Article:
GENERATION Z: DRIVING BRAND PREFERENCE SHIFTS IN CHINA
Generation Z is changing the brand landscape in China in every possible way. From product positioning to retail strategy to marketing, people under 30 are the major decision-makers shifting brand preference in China.
For example, take Three Squirrels. While the name might seem strange (except to certain Campaign staffers) the brand increased its brand ranking by 43 spots and made it to the top 100 brands in China this year. Three Squirrels is a popular nut-snack seller in China. Founded in 2012, it started as a small Taobao store. It soon caught people's attention with its cute packaging and user-friendly service. According to Three Squirrels, about 62% of its customers are aged between 21 and 30—mostly working women in top-tier cities. These people don't like the old style of purchasing snacks offline. They want a fast and customized service that makes them feel valued. They also want to be on top of trends.
Three Squirrels has put its products into a number of popular TV series and invests heavily on social media—where young people spend most of their time.
"For marketers, trend movements help to highlight the most promising audience segments in China—namely Gen Z, small-town youth and the middle class," said Claire Zhao, vice president of strategy for China at Essence. "These segments are typically classified as core targets for most brands, and this is reflected in the media channels that brands choose to utilise when promoting campaigns."
Generation Z can also rejuvenate old brands. Li Ning is an example. It is the seventh strongest local brand this year in China. Li Ning used to bear the stereotype of "outdated sportswear". But it recently became a trendy superstar among young people. With new designs that fit the post-modern trend, Li Ning's several debuts on Paris and New York fashion week rebranded it as fashionable and young. This is a trend welcomed by Gen Z, and Li Ning is part of a China-centric design trend across all local brands, known as 'China chic'.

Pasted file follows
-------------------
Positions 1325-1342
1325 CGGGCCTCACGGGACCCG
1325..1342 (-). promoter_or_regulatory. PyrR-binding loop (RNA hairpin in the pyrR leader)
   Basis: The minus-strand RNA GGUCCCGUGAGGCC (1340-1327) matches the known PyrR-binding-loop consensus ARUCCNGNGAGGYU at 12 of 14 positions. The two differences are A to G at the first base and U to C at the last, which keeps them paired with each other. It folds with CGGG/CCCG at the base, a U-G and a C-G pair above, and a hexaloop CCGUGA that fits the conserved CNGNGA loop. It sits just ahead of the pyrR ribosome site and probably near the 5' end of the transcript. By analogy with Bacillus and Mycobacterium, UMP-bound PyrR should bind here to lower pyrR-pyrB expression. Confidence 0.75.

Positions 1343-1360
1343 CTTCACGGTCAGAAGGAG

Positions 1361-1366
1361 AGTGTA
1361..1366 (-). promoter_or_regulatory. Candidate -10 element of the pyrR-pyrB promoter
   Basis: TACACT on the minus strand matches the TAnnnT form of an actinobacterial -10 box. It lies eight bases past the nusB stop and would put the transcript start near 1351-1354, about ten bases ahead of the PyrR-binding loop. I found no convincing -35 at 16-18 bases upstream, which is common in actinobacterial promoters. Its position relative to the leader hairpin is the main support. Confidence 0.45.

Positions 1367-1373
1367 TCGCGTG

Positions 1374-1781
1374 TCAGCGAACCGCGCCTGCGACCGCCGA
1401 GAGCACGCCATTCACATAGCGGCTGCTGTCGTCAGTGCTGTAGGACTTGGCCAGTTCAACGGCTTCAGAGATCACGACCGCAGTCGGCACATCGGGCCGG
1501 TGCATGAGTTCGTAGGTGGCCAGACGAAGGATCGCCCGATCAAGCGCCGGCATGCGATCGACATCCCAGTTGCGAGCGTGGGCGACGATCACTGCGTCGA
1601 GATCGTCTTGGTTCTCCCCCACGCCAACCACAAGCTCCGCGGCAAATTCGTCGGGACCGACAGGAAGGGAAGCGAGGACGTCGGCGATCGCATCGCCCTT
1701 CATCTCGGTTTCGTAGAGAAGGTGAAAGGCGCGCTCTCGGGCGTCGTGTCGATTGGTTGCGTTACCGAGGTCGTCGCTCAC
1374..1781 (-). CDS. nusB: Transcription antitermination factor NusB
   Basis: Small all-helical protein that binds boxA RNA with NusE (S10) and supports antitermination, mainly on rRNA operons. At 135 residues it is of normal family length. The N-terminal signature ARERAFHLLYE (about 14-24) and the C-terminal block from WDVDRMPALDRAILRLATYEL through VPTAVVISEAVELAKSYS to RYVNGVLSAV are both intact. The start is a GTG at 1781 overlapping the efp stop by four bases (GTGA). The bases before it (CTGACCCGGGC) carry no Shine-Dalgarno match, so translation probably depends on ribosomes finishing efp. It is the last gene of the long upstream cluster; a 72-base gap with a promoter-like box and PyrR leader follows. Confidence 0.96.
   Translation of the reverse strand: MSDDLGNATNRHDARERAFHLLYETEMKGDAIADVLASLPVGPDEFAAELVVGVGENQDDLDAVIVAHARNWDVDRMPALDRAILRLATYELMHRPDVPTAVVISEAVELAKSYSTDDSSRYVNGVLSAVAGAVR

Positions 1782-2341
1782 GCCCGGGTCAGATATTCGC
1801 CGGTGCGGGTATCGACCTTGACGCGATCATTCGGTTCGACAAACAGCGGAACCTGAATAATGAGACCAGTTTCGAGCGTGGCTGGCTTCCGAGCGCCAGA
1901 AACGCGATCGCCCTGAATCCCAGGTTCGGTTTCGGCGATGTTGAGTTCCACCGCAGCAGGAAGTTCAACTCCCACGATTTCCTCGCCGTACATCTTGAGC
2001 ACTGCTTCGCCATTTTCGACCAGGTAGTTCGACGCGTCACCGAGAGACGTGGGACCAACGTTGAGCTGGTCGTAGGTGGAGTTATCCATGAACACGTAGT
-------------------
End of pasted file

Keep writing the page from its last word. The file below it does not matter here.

"China-chic is not a trend that stands alone as something unique to China," said Zhao. "Its rise is the combined outcome of the global nostalgia or retro trend reflected in local style and design elements, as well as the uptick in China’s economy. This is similar to the demand for ‘Made in Japan’ goods in China, which has been sustained by the rise of cross-border purchases via e-commerce platforms."
For campaigns communicating China chic products, brands usually focus on social media, e-commerce, livestreaming and key opinion leaders (KOL) to generate buzz quickly. "For newer brands, this approach can potentially help them to overtake existing big players quickly," said Zhao.
Gen Z consumers increasingly favour domestic brands. Favouring local brands reflects the changing mindset of consumers in recent years, as Zhao observed. Covid-19 and the economic downturn have reinforced the pursuit of value for money, rather than brand fame and a premium feeling. Choosing local brands is now seen as a smart choice, instead of merely picking the more affordable replacements of international brands; it's something consumers publicly express and brag about on social media.
"Given the advantages in domestic manufacturing, local brands can also offer an always-on renewal of products and produce an extensive variety of products tailor-made for local consumers on time," Zhao said. "Additionally, local brands are generally more familiar with local tastes and can be quicker in adapting to changing trends. This is particularly well-received by many young consumers who care more about style and speed rather than the origin of brands, and hence, likely demonstrate a higher affinity towards local brands than previous generations."
So we are not that surprised to see more and more brands starting their livestreaming and social media pages to do a better job of talking to young people. Everyone wants to grab the main consumption power in China, that is the future.